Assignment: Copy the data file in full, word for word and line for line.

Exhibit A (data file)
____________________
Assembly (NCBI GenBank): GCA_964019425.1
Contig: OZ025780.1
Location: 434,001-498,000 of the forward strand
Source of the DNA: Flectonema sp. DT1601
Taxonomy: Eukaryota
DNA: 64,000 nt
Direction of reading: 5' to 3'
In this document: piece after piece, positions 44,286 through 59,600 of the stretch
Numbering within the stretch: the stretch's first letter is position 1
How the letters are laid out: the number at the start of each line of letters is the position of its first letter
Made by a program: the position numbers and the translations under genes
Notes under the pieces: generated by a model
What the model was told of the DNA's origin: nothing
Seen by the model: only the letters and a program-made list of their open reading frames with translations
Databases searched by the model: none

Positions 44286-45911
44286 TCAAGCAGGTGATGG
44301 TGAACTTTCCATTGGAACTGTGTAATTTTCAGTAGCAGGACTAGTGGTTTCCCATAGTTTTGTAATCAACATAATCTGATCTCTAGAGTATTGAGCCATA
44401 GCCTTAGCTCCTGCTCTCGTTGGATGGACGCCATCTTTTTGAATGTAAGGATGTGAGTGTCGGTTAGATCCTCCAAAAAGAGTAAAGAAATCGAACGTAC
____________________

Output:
Assembly (NCBI GenBank): GCA_964019425.1
Contig: OZ025780.1
Location: 434,001-498,000 of the forward strand
Source of the DNA: Flectonema sp. DT1601
Taxonomy: Eukaryota
DNA: 64,000 nt
Direction of reading: 5' to 3'
In this document: piece after piece, positions 44,286 through 59,600 of the stretch
Numbering within the stretch: the stretch's first letter is position 1
How the letters are laid out: the number at the start of each line of letters is the position of its first letter
Made by a program: the position numbers and the translations under genes
Notes under the pieces: generated by a model
What the model was told of the DNA's origin: nothing
Seen by the model: only the letters and a program-made list of their open reading frames with translations
Databases searched by the model: none

Positions 44286-45911
44286 TCAAGCAGGTGATGG
44301 TGAACTTTCCATTGGAACTGTGTAATTTTCAGTAGCAGGACTAGTGGTTTCCCATAGTTTTGTAATCAACATAATCTGATCTCTAGAGTATTGAGCCATA
44401 GCCTTAGCTCCTGCTCTCGTTGGATGGACGCCATCTTTTTGAATGTAAGGATGTGAGTGTCGGTTAGATCCTCCAAAAAGAGTAAAGAAATCGAACGTAC